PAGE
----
When the gay porn epic Centurians of Rome came out in 1981, the publicity proclaimed that the kinky, fisting-loving emperor played to the hilt by Michael Flent was Caligula. At one level, it makes sense, given the overall reputation of Caligula as the ultimate monstre sacree, but after a close viewing, I came up with another theory. Admittedly, the work is fiction, and I highly doubt the creators were specifically trying to place the action and characters in specific historical circumstances, but there are third century A.C.E. parallels.
 

Original poster for Centurians of Rome
Original Original Centurians poster

The emperor Elagabulus, born in 203 A.C.E, was the scion of a dynasty dominated by Syrian women. It's a bit complicated, but let's just say by that time diverse persons in the Empire were able to rise, primarily through the army, to powerful political positions. His father was Sextus Varius Marcellus and his mother was Julia Soemias. His grandmother, the formidable Julia Maesa, was the sister of Julia Domna, and thus the sister-in-law of Septimius Severus, the Roman founder of the dynasty.
 

Bust of Julia Maesa
Julia Maesa

I mention all these women specifically, because, at one point in Centurians of Rome, the Emperor mentions his mother sends him women he is not interested in. This dynasty was run by powerful women on so many levels, and I find this detail telling, and there's more in what we know about Elagabalus that makes this detail, and many others in the movie, even more telling.

Now, Julia Soemias was a cousin of the emperor Caracalla. When Caracalla was assassinated in 217 A.C.E, Macrinus ascended the throne, and he exiled the whole Syrian tribe. But Maesa plotted to regain power, and Soemias made a claim that Elagabalus was the son of Caracalla. After some battles and further plotting, he was proclaimed emperor, as the Senate accepted the claim of parentage.
 

Alma, Tadema, and Heliogabalus

Elagabalus' religious beliefs presented a problem, as he was the hereditary priest (through his mother) of the ancient Syrian mountain god Ilāh hag-Gaba, who was later assimilated into the worship of the sun God Helios and Sol Invictus (the victorious Sun; thus Elagabalus is sometimes referred to as Heliogabalus). The worship of this god apparently required him to circumcise himself (not a Roman custom), but even more significantly, he installed Elagabal as the chief deity.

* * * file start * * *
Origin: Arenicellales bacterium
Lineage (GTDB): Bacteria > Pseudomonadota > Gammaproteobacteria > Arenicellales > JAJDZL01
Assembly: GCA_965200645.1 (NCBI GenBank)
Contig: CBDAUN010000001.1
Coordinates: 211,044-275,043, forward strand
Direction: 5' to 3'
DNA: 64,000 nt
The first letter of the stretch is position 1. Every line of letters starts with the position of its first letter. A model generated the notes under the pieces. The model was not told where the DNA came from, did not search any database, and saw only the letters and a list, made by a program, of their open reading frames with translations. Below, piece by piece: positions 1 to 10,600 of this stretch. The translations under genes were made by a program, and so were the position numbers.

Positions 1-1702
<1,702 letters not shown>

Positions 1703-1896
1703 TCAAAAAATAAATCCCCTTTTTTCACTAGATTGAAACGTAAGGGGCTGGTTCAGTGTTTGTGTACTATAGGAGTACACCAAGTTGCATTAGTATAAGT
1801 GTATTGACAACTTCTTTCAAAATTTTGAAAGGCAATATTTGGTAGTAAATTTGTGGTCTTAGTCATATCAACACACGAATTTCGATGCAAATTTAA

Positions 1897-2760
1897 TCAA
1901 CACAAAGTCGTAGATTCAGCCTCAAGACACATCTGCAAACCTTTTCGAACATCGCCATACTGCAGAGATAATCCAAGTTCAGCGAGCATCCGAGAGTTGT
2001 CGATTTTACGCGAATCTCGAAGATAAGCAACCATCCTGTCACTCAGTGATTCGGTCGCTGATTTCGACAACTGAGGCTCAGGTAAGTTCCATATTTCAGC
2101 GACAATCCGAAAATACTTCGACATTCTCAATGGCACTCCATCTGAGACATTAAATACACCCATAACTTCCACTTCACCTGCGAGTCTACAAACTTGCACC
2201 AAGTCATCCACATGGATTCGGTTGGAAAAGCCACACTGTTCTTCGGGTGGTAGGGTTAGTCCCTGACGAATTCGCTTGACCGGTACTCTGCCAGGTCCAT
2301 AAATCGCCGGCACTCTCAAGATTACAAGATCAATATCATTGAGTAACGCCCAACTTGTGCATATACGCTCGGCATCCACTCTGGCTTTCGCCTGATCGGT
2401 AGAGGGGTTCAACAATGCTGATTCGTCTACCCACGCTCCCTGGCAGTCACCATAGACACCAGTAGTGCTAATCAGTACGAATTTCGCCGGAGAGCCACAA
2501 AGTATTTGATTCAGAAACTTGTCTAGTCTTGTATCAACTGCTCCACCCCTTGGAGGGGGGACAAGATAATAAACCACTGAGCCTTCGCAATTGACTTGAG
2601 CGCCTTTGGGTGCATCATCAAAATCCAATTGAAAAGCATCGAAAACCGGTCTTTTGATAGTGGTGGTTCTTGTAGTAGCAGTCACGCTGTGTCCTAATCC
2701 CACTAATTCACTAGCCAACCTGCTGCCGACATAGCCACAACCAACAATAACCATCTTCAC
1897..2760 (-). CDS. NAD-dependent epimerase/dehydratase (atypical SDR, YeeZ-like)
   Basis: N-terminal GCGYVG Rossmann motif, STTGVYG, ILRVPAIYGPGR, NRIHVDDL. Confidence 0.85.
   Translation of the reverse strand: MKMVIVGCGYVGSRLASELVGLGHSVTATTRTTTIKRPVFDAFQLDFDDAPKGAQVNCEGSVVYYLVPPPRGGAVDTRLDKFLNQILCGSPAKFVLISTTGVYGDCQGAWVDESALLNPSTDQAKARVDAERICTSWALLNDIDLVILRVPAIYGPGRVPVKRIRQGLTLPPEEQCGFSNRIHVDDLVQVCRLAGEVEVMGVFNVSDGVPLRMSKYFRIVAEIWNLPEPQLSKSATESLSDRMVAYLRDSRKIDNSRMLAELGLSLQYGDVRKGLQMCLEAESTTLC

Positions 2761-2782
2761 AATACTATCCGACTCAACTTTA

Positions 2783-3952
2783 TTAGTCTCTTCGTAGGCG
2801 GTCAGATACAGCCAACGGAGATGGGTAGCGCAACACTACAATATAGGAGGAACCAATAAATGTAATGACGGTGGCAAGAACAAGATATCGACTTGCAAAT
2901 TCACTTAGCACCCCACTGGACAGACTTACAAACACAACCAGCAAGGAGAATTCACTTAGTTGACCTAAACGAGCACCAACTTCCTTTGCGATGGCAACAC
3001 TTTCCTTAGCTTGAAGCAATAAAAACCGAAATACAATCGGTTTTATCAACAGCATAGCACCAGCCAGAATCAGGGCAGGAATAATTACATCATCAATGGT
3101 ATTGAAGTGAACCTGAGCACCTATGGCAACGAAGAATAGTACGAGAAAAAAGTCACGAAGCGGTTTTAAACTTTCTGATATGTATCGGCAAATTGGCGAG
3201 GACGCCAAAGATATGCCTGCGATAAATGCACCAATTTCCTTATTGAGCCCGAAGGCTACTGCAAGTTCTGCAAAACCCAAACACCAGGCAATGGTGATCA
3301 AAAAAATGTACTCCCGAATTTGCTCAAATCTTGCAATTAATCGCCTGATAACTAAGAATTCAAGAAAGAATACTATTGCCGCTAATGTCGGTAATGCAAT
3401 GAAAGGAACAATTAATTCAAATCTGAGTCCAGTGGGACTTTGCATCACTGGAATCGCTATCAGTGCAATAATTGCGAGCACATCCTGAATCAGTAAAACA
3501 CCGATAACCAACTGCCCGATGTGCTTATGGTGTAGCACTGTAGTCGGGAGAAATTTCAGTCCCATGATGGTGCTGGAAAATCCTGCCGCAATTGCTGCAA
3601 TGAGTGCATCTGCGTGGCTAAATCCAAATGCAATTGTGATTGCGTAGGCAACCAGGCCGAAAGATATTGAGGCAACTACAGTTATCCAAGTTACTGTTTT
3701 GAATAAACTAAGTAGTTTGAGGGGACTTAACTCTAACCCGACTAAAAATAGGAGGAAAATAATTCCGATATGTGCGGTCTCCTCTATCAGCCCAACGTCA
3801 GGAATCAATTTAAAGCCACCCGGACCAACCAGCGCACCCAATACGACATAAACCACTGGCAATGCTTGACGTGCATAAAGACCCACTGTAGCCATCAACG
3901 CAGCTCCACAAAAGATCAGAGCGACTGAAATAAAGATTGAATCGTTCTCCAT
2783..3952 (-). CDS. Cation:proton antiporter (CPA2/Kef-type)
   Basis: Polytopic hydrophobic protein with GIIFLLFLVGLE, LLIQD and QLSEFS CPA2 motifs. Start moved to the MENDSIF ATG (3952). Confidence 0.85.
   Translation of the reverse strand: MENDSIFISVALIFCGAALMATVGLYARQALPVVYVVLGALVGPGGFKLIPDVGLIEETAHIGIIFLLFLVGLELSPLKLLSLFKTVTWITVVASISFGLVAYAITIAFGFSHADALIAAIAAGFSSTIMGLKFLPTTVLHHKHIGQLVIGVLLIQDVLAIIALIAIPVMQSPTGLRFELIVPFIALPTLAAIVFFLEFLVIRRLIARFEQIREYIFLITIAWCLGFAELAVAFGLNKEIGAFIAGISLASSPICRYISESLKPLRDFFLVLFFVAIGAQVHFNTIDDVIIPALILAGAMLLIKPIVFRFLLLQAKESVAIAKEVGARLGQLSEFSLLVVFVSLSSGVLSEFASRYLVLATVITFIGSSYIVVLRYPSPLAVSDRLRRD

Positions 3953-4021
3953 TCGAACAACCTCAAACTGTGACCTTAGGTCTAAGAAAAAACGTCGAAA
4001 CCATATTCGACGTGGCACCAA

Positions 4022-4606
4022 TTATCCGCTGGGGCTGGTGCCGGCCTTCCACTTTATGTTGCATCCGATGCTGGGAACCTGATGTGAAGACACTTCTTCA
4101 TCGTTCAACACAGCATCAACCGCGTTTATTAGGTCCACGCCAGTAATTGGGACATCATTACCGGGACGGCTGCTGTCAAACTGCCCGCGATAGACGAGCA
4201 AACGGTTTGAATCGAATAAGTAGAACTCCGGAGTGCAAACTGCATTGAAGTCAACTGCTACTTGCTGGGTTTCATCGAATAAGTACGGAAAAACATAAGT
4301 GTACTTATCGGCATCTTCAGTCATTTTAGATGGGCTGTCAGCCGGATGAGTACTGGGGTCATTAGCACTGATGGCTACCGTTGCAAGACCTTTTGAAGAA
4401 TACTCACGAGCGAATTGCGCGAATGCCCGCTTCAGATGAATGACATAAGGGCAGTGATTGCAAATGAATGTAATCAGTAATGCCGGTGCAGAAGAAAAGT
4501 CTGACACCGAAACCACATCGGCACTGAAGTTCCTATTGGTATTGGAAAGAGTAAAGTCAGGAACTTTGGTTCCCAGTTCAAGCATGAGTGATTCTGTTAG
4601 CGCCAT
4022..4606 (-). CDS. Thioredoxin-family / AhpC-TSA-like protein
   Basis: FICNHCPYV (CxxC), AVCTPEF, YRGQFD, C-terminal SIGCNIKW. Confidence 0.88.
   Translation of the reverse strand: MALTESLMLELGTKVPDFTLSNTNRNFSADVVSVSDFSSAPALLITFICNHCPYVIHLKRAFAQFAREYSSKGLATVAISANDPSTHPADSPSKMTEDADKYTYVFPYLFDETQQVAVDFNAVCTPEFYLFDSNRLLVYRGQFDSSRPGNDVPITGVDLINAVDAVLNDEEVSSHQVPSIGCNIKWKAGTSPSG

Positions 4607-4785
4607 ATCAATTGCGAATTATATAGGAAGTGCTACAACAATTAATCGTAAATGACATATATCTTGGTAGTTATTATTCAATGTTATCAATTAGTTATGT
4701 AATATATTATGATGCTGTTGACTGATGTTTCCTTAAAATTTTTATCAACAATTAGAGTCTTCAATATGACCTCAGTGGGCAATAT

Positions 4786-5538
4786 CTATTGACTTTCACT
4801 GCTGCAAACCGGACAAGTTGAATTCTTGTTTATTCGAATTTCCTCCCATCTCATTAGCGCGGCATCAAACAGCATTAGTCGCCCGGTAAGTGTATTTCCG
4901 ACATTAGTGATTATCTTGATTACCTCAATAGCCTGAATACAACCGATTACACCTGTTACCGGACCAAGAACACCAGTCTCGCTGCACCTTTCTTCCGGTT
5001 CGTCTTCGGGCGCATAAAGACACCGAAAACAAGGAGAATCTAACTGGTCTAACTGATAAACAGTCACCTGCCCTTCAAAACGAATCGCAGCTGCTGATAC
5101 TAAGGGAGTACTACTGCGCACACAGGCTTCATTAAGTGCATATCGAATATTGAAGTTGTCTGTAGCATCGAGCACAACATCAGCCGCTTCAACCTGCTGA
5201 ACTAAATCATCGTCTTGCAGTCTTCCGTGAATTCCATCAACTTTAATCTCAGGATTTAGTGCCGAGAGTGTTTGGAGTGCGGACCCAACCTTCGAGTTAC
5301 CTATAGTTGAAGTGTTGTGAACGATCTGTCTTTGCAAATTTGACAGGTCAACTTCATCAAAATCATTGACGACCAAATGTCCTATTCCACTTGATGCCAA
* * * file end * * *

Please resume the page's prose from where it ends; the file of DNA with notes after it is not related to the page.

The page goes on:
But, more relevant to this discussion of Centurians of Rome, and I must admit that some of the ancient sources are not exactly reliable (Augustan History contains some Hollywood Babylon-like elements!), Elagabalus' sexual orientation was confusing. He married five women (and divorced them all), including a Vestal Virgin (a huge taboo). But marriage was more of a fluid financial transaction at that time in Rome, and of course one could assume Grandma and Mama were hoping he could produce an heir. He didn't.
 

Elagabalus' entry into Rome

But he supposedly married an athlete called Zoticus (though his prime male companion was a blond chariot driver and bond slave named Hierocles) in a public ceremony in Syria. The historian Cassius Dio claimed he made himself up and whored around in public and in the imperial palace. Some historians have claimed that Elagabalus may have been transgender, as, according to one source, he wanted to somehow equip himself female genitalia and called himself the queen or wife of his main male lover, Hierocles. Note that at the end of Centurians, guess who the Emperor ends up with sexually as he makes him his slave: the blond stud Eric Ryan.
 

Eric Ryan and Michael Flent
Eric Ryan and Michael Flent in Centurians

I see much more parallels, or really resemblances, with the character played by Michael Flent, whose sexual kinks were certainly not “vanilla,” and his almost feminine submission to the hot top George Payne in the fisting scene evokes some of the details mentioned in this admittedly biased account of life in the palace by Cassius Dio: